Yesterday’s ‘disastrous’ encounter between British prime minister Gordon Brown and forthright voter Gillian Duffy may prove to be a decisive moment in the General Election campaign. Certainly, the PM will have to work hard to repair his reputation. However, thanks to the public’s general weariness with spin, both in politics and business, a public failure or embarrassment can sometimes work to your advantage.
The UK’s disillusionment with its politicians has, of course, many causes: the dubious grounds for the Iraq war, the parliamentary expenses scandal and the shocking budget deficit are just several. However, another important factor is a pervading sense that MPs have over-promised and under-delivered for too long, and, when cross-examined, are evasive to the point of slipperiness in their determination to be proved right.
At the same time, a generation of business executives has been media-trained to believe that this is the right approach. As a result, journalists sometimes feel short-changed in interviews and struggle to find comments that seem genuine and worth printing. This does nothing to help the executives, as their customers (i.e. the readers) are presented with nothing that they can identify with and which earns their trust.
If this doesn’t stretch credibility too far, PR has fallen into disrepute. The comment “that’s good PR” (typically used as a knowing compliment) has taken on an increasingly cynical edge that is at odds with what public relations is actually about (namely, promoting mutual understanding, respect and trust between you and your key audiences).
For companies and organisations, the anti-spin backlash is reflected in changing attitudes and expectations from customers. As we wrote in a recent post about blogging, people increasingly want ‘transparency’ from their suppliers, and are suspicious of organisations that profess their infallibility.
This new climate dictates that organisations must change both the tone and some of the substance of their public relations. Adopting a more relaxed attitude to the occasional failure can prove beneficial in several ways:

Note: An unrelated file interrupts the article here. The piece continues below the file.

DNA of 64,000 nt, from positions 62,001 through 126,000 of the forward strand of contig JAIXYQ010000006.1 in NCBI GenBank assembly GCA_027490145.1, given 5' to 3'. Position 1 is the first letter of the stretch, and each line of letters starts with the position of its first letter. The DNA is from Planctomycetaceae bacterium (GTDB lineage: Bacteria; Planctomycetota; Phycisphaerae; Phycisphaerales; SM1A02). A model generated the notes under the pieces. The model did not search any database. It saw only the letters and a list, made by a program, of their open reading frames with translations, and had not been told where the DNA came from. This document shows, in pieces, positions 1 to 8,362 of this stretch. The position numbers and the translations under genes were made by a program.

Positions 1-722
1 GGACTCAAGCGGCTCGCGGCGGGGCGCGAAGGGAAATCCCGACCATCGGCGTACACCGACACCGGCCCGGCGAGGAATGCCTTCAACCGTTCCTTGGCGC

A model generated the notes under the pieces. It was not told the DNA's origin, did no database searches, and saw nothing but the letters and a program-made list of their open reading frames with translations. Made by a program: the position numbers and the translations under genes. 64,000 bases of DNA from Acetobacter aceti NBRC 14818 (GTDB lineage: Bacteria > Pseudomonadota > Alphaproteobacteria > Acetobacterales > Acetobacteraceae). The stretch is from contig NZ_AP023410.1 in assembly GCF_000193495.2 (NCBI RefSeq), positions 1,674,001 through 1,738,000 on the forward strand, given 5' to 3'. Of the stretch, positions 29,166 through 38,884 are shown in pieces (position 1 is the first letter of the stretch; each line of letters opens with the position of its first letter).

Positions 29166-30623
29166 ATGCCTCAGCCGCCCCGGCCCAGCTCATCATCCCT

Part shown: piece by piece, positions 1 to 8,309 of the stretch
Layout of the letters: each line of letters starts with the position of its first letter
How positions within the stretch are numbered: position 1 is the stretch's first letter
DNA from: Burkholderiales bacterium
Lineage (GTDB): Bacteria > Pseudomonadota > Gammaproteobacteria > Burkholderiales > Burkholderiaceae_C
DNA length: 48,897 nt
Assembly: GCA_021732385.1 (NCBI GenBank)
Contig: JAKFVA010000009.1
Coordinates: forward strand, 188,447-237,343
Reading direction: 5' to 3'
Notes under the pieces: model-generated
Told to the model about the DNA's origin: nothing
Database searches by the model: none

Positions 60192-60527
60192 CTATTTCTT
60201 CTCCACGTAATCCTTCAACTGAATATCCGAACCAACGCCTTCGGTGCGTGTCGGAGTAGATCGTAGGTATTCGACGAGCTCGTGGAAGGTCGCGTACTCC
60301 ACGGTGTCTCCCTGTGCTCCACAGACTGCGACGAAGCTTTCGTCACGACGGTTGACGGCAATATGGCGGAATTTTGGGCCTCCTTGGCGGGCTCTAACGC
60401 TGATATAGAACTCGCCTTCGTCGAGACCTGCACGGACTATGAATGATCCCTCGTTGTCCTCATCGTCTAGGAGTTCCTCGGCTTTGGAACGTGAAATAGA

- Today’s well-informed, empowered consumers dislike being patronised. By showing that you are human and fallible, you treat your customers with honesty and respect, which helps to engender trust. As an example, Microsoft’s image with customers benefited hugely from the blogging of its former employee, Robert Scoble, whose candid account of the company’s well-intentioned shortcomings did much to erode the suspicion with which the company was widely viewed.
- Avoiding a defensive and confrontational attitude to the media can help you get more out of an interview. Contrary to accepted wisdom, few journalists are actually ‘out to get you’ (and one can quickly tell when they are). Although you should prepare and know your facts before an interview, nervously sticking to a script will not help you build a rapport. As a result, the journalist may not find a story they can offer to their readers. Be professional, but be yourself, and accept that coverage will never be precisely as you expect it.
- Admitting a failure gives you a chance to underline your core beliefs and values. Carphone Warehouse founder Charles Dunstone faced a reputational crisis when an unexpected surge in demand for TalkTalk, his new telephony service, caused customer service to fall over. He took to the airwaves to deliver an unreserved apology to irate customers, explain his beliefs about customer service and say what he would be doing to fix things. This helped to buy the company time and goodwill, which paved the way for TalkTalk’s subsequent success.
- Owning up to a failed product launch can even contribute to long-term success. As management author Micael Dahlén writes in his book ‘Creativity Unlimited’, even if customers dislike your new offering, the failed launch can remind them why they liked your original product in the first place. The U-turn performed by Coca-Cola over the launch of New Coke provides a textbook example.
Clearly, there are some provisos to this approach, and whether it applies to Gordon Brown is debatable. Most importantly, it assumes you already have a healthy surplus of goodwill in your favour. Marks & Spencer, for example, seems more likely to enjoy this than the embattled British premier. It is also unlikely to apply if you are caught out disparaging your customers.
However, for an organisation with a reputation for quality and customer service, an occasional slip-up (accompanied by an explanation of how you will do better) can turn out to be the perfect piece of PR.